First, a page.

“To-day three-fourths of [Manhattan’s] people live in the tenements,” wrote Jacob Riis in his seminal study, How the Other Half Lives (1890), “and the nineteenth century drift of the population to the cities is sending ever-increasing multitudes to crowd them. The fifteen thousand tenant houses that were the despair of the sanitarian in the past generation have swelled into thirty-seven thousand, and more than twelve hundred thousand persons call them home…. We know now that there is no way out; that the “system” that was the evil offspring of public neglect and private greed has come to stay, a storm-centre forever of our civilization.” (How the Other Half Lives, 2)

Tenement Interior, NYPL

Some critics argue that Riis and other reformers demonized the very people they were attempting to help. Drug addiction, prostitution, crime, and vice were, in their eyes, the chief exports of the tenements. Purity that is born of a wholesome family home life was rare in the tenement, or so they argued. And particularly for those eyeing the waves of immigrants with concern, the dwellers of the slums, with their exotic ways, foreign tongues, and isolated communities, posed a threat to the fabric of American society.

To be sure, those who lived in the tenement could be just as thrifty, clean, and moral as anyone else. It was the condition of their circumstances that was at the heart of their problems.

And indeed, Riis cast blame for the conditions using a wide net: he continuously pointed a finger at the slumlords and corrupt politicians who were the real villains in the tenement situation. And despite the criticism of Riis’ attitude toward the poor, it is true that his work did make an impact. Laws were passed over the years that would eventually relegate, by the 1930s, the tenement, as it was initially envisioned and constructed, to history.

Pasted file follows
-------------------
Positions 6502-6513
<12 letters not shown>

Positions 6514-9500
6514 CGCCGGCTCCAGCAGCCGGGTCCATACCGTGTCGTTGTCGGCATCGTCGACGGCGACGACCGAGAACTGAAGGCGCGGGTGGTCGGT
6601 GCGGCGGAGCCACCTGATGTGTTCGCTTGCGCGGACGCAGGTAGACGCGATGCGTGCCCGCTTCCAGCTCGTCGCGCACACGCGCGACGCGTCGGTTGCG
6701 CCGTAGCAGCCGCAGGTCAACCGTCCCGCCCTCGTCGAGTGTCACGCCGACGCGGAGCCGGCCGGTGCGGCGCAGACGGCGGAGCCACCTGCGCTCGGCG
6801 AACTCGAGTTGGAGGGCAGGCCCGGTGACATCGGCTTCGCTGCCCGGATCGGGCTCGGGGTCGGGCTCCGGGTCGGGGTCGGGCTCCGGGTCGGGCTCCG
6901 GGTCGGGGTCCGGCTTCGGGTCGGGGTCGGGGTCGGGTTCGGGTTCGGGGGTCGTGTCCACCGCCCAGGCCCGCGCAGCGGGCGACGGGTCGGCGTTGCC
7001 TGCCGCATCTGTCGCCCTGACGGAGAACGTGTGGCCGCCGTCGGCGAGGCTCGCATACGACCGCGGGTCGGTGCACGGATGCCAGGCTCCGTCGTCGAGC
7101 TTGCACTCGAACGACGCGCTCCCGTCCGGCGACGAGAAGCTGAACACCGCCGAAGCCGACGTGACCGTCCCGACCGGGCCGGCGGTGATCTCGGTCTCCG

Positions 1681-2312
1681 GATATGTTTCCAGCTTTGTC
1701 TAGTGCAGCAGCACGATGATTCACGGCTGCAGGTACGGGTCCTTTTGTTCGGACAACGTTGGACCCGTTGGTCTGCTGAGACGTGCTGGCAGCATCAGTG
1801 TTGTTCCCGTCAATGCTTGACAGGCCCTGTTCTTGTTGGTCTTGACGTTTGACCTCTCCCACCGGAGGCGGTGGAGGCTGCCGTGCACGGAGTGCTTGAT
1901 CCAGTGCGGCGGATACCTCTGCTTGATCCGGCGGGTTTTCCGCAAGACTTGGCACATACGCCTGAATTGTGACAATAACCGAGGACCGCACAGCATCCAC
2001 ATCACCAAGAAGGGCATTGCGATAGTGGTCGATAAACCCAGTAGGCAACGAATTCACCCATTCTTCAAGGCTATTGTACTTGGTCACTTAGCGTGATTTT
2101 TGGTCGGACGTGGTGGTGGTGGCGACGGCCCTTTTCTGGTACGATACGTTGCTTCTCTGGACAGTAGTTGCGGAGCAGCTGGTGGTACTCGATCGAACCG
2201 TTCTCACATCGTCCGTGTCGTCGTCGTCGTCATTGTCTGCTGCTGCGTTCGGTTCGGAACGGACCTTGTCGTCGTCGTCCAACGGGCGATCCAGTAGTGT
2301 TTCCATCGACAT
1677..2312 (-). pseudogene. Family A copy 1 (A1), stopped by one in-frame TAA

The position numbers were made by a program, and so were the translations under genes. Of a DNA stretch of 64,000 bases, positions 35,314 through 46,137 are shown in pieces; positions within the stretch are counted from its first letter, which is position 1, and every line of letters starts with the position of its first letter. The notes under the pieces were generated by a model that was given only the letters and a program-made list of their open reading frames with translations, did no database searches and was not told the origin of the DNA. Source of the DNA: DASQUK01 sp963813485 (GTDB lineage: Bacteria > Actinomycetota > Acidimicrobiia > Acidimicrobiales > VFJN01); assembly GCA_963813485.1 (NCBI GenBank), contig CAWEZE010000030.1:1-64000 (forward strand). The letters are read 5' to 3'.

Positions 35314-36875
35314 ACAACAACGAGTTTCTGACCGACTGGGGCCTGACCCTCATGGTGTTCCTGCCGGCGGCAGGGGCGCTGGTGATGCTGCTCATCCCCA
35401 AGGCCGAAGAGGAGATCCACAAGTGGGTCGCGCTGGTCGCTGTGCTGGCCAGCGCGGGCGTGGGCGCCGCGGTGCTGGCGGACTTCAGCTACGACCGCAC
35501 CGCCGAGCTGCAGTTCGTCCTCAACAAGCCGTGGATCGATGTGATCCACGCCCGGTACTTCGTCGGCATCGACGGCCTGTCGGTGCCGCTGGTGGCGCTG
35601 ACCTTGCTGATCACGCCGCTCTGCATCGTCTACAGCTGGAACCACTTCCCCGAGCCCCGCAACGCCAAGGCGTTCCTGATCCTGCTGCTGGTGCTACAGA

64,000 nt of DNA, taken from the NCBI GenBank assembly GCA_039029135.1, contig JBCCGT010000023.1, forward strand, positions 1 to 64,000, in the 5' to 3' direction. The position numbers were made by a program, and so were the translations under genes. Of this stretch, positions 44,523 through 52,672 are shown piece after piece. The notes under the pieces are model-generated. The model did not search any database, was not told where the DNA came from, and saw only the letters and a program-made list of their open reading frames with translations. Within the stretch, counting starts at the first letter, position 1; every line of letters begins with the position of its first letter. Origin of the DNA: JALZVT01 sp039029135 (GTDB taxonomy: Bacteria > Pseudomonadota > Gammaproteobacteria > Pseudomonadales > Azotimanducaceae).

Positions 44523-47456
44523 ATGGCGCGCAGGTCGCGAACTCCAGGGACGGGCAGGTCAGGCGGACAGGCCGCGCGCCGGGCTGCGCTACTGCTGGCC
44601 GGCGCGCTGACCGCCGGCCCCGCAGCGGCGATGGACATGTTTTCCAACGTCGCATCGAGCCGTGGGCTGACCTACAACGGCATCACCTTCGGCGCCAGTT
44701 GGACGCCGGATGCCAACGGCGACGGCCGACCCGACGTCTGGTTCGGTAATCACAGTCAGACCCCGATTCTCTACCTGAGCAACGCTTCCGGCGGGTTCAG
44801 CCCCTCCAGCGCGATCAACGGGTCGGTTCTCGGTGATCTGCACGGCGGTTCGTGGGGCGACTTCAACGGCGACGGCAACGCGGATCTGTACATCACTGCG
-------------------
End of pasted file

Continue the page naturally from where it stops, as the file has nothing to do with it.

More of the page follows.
Tenement today: 1st Ave and E. 64th St

Today, however, that history is still present in New York. Tenements can still be found, although many have undergone various degrees of renovation. By 1988, an estimated 200,000 apartments in so-called “old law” tenements were occupied. From gut rehabs to minimal renovations, the changes the buildings underwent were viewed as preferable to demolition.

Some of the more famous new uses of the tenement include a boutique hotel, (the Blue Moon Hotel at 100 Orchard Street), and a museum, (the Lower East Side Tenement Museum at 97 Orchard, founded in 1988).

Another new trend surrounding the modern uses of the New York tenement has appeared in the last decade. The wealthy now eye these multi-family dwellings as a potential single family mansion. Converting such a building, and adding perhaps a roof terrace, turns the once over-crowded, dimly lit, space into a palatial home where only the wealthiest New Yorker can live.

These conversions, however, are not without an enormous amount of controversy.

In 2002, a wealthy couple, Alistair and Catherine Economakis, ran into legal trouble upon serving eviction notices to the tenants of the former tenement building at 47 E. 3rd street in the East Village. The couple argued that they simply wanted to turn the former tenement into a home only for themselves (and thus removing many rent-stabilized apartments from the city’s increasingly unaffordable real estate market). Opposition to the conversion mobilized people to take part in a variety of demonstrations, but eventually, the conversion took place. Now the 11,600 square foot “tenement mansion” is a symbol of the greed of the city’s “other half.”

Other buildings have been similarly purged by the owners, prompting even more demonstrations.

McTenement: 47 E. 3rd Street

As New York, especially Manhattan, has been given over to the wealthy (its cost of living is more than twice the national average), even the once reviled tenement has become a status symbol; the city is becoming more and more a playground for the wealthy only.

Ironically, with the onslaught of the great recession, the suburb, once seen as the attainable site where average people could realize the American Dream, came to stand as the next slum.

What would Jacob Riis make of this, the irony of history?

~Jenny Thompson